METRO PLUS

One for the pub

Awesome foursome (from left) Sharon, Nikhil, Asmita and Farina

Awesome foursome (from left) Sharon, Nikhil, Asmita and Farina  

AFTER THE ban of saris in discotheques a few years ago, the behenji-turned-mod took to Indo-western and western wear with grumbles. Again, in shades of pink that matched with the neon lights and the fabric — most favoured China silk! It took a suave breed of GenX, dressed in clubby hipsters, tops and skirts, and that important attitude — confidence without being self-conscious, to explain the need to wear appropriate, cool-yet-comfortable ensemble for discotheques and clubs. And now upmarket boutiques have begun to retail club wear, dedicating a decent rack space for soiree blacks and spaghetti dos, for the benefit of have-money-will-party junta.

"If you see the pr�t line today, one of the emerging area is club — lounge or party wear. Especially with the way club industry is growing in every city. There is a big gap, with more people looking for club wear, for designers to work on," says designer Nikhil. Agrees Asmita Marwah, "the club scene is evolving. I think we are there with the metros, with youngsters in the twin cities well turned out at gigs." Nikhil and Marwah happen to be two of four top designers whose club wear lines were showcased as part of the Blender's Pride Fashion Fringe, 2004.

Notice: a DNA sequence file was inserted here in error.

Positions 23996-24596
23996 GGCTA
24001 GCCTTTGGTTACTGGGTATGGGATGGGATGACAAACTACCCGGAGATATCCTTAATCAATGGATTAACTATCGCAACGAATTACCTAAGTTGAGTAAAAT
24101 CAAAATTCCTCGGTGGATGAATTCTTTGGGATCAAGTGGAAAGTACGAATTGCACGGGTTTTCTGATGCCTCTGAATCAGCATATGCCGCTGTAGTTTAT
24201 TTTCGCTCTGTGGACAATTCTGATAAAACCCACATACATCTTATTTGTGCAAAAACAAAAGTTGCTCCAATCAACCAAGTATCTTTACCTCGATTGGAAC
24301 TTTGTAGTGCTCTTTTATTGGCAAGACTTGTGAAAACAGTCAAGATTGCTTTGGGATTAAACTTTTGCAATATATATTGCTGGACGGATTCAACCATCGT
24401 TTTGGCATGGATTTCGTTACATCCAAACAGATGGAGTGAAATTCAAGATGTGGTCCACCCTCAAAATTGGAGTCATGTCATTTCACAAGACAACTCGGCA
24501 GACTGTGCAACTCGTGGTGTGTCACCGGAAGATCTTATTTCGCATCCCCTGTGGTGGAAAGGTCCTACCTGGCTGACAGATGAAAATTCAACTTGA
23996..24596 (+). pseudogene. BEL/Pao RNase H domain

The self-explanatory event, an ode to pub fashion, presented fringe concepts — mix and match, colours and more. "This is a new initiative of presenting latest trends in club wear, collecting a lot of current styles and putting it together," says Bikram Basu, general manager Seagram India (P) Ltd about the event that returned to the twin cities after the fashion tour early this year, with newer clubby autumn winter 2004 silhouettes from Suneet Verma, Rina Dhaka, Asmita Marwah and Nikhil and Shantanu.

Arguably non-kitsch, the lines read more drama. If sassy and youthful defined Suneet Verma's pink pub collection, Rina Dhaka interpreted the life of the `now' woman with her line apt for pub hopping-- coffee bar to a nightclub. Inspired by pre haute couture fashion movement from 18 Century Paris, `Spirit of Rococco' by Nikhil and Shantanu read glamour and opulence. "I have used colours from the Indian woman's wardrobe such as the haldi yellow and fused it with western silhouettes. You will find facets of silk, georgette and chiffon, the latter because it is lightweight," observes Nikhil.

One for the pub

Asmita's `diva' comprised glamorous and sensuous line in knits and georgettes for women and structured shirts for men with `unstitched seams' in cottons for men, "inspired by Hollywood styling of 50s. The club wear will be available at XLNC shortly," says Asmita who is also planning for a club line, come December.

With most of the lines from the party being retailed by local boutiques, revellers don't have to travel to Mumbai to shop for the New Year gig. But as regards the impact of the fashion party, only the coming weeks at the pubs here will tell.

SYEDA FARIDA

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